Court, see David Alistair Yalof, Pursuit of Justices: Presidential Politics and the Selection of Suprem e Court Nom inees
(Chicago: University of Chicago Press, 1999). (Hereinafter cited as Yalof, Pursuit of Justices.) See also Greenburg,
Suprem e Conflict, which examined in depth the processes followed by the Administrations of Presidents Ronald
Reagan, George H. W. Bush, William J. Clinton, and George W. Bush in selecting Supreme Court nominees; and
Christine L. Nemacheck, Strategic Selection: Presidential Nom ination of Suprem e Court Justices from Herbert Hoover
Through George W. Bush
(Charlottesville, VA: University of Virginia Press, 2007).
25 Article II, Section 2, clause 2 of the U.S. Constitution.
26 See, for example, John Ferling, “T he Senate and Federal Judges: T he Intent of the Founding Fathers,” Capitol
Studies
, vol. 2, Winter 1974, p. 66: “ Since the convention acted at a time when nearly every state constitution, and the
Articles of Confederation, permitted a legislative voice in the selection of judges, it is inconceiva ble that the delegates
could have intended something less than full Senate participation in the appointment process.”
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choice.27 Bridging these opposing schools of thought, another scholar asserted that the “more
sensible reading of the term ‘advice’ is that it means that the Senate is constitutional y entitled to
give advice to a president on whom as wel as what kinds of persons he should nominate to
certain posts, but this advice is not binding.”28 Historical y, the degree to which Senate advice has
been sought or used has varied, depending on the President.
It is a common, though not universal, practice for Presidents, as a matter of courtesy, to consult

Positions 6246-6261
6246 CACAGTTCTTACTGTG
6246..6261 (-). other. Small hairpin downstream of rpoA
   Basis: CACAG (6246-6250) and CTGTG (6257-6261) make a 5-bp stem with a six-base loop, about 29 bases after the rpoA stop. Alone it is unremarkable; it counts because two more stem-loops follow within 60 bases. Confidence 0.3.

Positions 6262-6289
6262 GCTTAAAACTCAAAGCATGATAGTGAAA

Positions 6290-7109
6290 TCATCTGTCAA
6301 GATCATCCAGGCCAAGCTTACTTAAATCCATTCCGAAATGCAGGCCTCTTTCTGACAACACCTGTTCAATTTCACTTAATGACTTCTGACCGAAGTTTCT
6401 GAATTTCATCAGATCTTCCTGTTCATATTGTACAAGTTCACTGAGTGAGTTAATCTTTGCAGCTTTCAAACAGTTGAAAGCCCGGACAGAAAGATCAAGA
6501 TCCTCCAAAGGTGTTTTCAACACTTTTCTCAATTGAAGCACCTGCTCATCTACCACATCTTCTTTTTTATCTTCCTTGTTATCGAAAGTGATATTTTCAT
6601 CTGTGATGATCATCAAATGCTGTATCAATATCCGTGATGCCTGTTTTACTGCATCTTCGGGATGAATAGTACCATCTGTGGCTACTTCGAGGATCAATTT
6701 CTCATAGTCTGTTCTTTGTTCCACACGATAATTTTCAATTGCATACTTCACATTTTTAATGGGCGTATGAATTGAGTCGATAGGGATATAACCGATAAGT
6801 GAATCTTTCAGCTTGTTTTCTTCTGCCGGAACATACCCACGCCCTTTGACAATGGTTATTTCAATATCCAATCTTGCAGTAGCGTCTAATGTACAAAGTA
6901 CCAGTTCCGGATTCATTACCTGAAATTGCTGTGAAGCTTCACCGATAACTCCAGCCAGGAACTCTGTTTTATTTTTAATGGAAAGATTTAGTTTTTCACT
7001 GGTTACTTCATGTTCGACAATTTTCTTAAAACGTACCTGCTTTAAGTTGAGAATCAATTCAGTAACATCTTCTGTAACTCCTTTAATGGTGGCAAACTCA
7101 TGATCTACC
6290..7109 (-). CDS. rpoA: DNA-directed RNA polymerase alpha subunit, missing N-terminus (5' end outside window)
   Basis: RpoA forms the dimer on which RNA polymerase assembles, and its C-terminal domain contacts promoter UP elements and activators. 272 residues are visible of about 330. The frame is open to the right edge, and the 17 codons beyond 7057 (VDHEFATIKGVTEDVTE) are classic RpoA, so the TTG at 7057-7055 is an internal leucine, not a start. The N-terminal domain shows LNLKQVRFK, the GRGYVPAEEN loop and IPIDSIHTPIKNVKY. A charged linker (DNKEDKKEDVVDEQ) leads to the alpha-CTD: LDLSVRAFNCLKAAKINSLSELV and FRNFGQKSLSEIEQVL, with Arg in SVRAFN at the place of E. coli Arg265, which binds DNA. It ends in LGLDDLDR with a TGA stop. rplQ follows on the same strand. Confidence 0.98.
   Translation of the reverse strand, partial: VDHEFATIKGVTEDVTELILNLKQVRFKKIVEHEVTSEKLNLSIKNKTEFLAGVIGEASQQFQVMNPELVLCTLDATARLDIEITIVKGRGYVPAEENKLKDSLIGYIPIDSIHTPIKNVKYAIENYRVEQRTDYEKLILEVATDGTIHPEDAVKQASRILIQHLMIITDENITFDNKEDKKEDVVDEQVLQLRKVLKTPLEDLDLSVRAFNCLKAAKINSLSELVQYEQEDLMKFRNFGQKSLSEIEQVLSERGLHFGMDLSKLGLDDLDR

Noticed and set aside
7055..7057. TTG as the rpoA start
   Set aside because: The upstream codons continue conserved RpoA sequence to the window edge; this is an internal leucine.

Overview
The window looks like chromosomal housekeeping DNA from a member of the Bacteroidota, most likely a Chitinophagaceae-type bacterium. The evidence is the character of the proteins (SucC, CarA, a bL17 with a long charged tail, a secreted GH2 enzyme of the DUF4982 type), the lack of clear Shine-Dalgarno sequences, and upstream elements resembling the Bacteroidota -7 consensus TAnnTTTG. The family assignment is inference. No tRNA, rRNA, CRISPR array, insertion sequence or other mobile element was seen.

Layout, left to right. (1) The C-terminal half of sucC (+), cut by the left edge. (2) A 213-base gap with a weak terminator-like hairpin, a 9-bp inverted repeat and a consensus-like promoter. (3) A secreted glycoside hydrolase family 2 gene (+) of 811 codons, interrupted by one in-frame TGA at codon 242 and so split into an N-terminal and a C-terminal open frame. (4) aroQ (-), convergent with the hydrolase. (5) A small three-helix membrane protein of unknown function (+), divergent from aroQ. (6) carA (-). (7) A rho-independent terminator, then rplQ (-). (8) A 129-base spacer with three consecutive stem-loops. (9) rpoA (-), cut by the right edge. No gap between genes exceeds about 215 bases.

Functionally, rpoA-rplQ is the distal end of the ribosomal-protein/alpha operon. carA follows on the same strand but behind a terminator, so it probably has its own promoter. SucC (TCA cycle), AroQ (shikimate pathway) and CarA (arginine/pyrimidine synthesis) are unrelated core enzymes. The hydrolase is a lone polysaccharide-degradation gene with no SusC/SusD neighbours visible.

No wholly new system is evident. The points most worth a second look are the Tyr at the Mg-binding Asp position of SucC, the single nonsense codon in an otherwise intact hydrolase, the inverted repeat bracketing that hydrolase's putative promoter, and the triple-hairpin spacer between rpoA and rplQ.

with Senate party leaders as wel as with members of the Senate Judiciary Committee before
choosing a nominee.29 Senators who candidly inform a President of their objections to a
prospective nominee may help in identifying shortcomings in that candidate or the possibility of a
confirmation battle in the Senate, which the President might want to avoid. Conversely, input
from the Senate might draw new Supreme Court candidates to the President’s attention, or
provide additional reasons to nominate a person who already is on the President’s list of
prospective nominees.30
As a rule, Presidents are also careful to consult with a candidate’s home-state Senators, especial y
if they are of the same political party as the President. The reason for such care is due to the long-
standing custom of “senatorial courtesy,” whereby Senators, in the interests of collegiality, are
inclined, though not bound, to support a Senate colleague who opposes a presidential nominee

27 See, for example, Harris, Advice and Consent of the Senate, p. 34: “T he debates in the Convention do not support the
thesis since advanced that the framers of the Constitution intended that the President should secure the advice —that is,
the recommendations—of the Senate or of individual members, before making a nomination.”
28 Michael J. Gerhardt, The Federal Appointments Process (Durham, NC: Duke University Press, 2003), p. 33.
(Hereinafter cited as Gerhardt, The Federal Appointm ent Process.) T he Constitution, Gerhardt added, “ does not